(4 tablespoons red currant jelly, zest of 1 orange, 1 1/2 level tablespoon chopped mint.)


The other one is slightly more complicated - you need to do a tiny bit of heating:


"All you do is place the redcurrant jelly and wine vinegar in a sacuepan, whisk thoroughly, bringing the mixture up to simmering point and making sure the jelly is dissolved. Then remove it from the heat, add the chopped mint and some seasoning and pour it into a serving bowl or jug." (3 tablespoons red currant jelly; 3 tablespoons red wine vinegar. Whisk to a simmer in a saucepan. Add 4 tablespoons chopped mint.


So if you are a mint sauce and lamb kind of person but would like to jazz it up a bit, go for one of these.

Redcurrant jelly is often used in various desserts from crumbles to cakes and tarts and a common pairing which the foodies write about is raspberry - or maybe rhubarb. I think it must be an ingredient in Linzer torte, because Nigella decided to do something similar but with cookies - Linzer cookies. They look vaguely Christmassy to me. Perhaps it's the little candles, which, by the way somebody compared to the glow of redcurrants against the dark leaves. Even Hugh Fearnley Whittingstall got mildly poetic about them - a bit over the top perhaps but nice:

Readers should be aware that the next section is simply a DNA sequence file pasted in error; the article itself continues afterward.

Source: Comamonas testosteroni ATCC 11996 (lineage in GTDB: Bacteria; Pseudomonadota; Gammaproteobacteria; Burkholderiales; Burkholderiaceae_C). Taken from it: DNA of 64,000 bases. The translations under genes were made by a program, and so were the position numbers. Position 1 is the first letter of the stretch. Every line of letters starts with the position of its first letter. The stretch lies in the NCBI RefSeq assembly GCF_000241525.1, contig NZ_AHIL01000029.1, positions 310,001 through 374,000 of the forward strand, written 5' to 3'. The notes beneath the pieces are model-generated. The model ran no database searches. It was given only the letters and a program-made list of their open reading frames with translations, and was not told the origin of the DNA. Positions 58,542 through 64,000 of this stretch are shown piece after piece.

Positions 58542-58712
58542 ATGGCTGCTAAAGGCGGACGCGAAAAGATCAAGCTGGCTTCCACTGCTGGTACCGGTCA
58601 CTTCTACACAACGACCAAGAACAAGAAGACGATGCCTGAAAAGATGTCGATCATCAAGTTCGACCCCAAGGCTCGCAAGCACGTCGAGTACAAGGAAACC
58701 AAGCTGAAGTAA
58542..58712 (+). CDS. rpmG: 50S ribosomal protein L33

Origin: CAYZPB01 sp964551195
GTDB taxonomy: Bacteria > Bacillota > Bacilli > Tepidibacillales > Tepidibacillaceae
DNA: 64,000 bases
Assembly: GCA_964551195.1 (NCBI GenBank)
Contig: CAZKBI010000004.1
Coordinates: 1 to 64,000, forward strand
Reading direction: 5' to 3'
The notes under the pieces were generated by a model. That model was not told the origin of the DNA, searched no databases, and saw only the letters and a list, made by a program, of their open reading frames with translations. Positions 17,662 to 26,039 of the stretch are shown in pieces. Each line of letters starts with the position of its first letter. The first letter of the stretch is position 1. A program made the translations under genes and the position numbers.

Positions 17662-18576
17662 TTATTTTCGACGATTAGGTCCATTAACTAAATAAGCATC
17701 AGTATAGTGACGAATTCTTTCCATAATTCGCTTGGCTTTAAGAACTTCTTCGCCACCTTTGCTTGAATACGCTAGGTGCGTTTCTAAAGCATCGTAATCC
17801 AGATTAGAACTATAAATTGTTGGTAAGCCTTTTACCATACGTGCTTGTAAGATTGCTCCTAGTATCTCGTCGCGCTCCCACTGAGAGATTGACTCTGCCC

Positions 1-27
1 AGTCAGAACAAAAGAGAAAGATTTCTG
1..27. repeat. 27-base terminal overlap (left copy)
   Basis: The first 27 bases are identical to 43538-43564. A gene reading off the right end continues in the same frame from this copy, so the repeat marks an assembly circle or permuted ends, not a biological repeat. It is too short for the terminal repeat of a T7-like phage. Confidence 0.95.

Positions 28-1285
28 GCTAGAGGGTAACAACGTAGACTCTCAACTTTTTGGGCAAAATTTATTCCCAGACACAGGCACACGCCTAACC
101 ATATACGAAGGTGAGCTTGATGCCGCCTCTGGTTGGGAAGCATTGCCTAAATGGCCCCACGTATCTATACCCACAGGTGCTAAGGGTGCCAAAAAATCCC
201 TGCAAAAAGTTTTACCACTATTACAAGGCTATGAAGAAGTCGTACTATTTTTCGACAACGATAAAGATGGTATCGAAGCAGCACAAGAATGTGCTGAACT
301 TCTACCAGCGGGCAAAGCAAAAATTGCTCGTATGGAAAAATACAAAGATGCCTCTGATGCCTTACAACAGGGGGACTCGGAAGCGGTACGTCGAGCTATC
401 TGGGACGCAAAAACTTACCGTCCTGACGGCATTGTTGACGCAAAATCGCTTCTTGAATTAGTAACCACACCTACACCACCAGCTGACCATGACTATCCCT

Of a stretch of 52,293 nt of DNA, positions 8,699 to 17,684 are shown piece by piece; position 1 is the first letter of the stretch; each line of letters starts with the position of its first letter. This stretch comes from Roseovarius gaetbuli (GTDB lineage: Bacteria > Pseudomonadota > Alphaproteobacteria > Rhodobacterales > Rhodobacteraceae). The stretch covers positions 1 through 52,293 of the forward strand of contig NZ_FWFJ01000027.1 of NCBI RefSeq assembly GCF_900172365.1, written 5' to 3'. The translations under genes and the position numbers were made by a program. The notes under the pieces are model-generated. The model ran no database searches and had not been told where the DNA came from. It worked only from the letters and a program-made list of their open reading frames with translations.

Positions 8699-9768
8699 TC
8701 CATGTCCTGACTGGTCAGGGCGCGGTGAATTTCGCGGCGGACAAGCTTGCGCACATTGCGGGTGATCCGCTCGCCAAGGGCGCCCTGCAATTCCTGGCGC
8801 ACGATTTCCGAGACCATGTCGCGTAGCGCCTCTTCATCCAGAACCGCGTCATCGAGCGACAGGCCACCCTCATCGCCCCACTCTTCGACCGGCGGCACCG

"These shiny little jewels soak up the sun and reflect its ripening light through their translucent, bright skins – like little stars in a night of deep green leaves. A dewy truss of black - or redcurrants reminds me of a clutch of sapphires or rubies, while whitecurrants couldn't look more like pearls if they jumped out of an oyster."


However, I did find a few savoury recipes that used redcurrant jelly. I suppose you could try it with cranberry jelly as well, or other substitutions I found here and there included honey and blackcurrant, even blackberry jam or jelly. Or wait until Christmas and buy up big. It won't go off after all. They all look very rich and very delicious: Coq au vin - Simon Hopkinson; Shredded duck with plums and chilli flatbread - Nigel Slater; Beef stew with redcurrant jelly and cream - Wolfgang Puck/Food and Wine ( a style of sauce that is apparently called 'grand veneur') and Redcurrant lamb souvlaki - Matt Preston and Michelle Southan.

All of which are the heavier meats - yes duck is another common partner. I, however, am tackling chicken so that will be interesting. I don't remember anybody using it with fish - maybe salmon?


It is interesting though isn't it, how ingredients come in and go out, even the ones that are very, very old? I guess there are just so many new ingredients (however old they actually might be), that something has to suffer. Fashion is a fickle thing. Maybe redcurrant jelly will rush back in when someone on TikTok discovers it.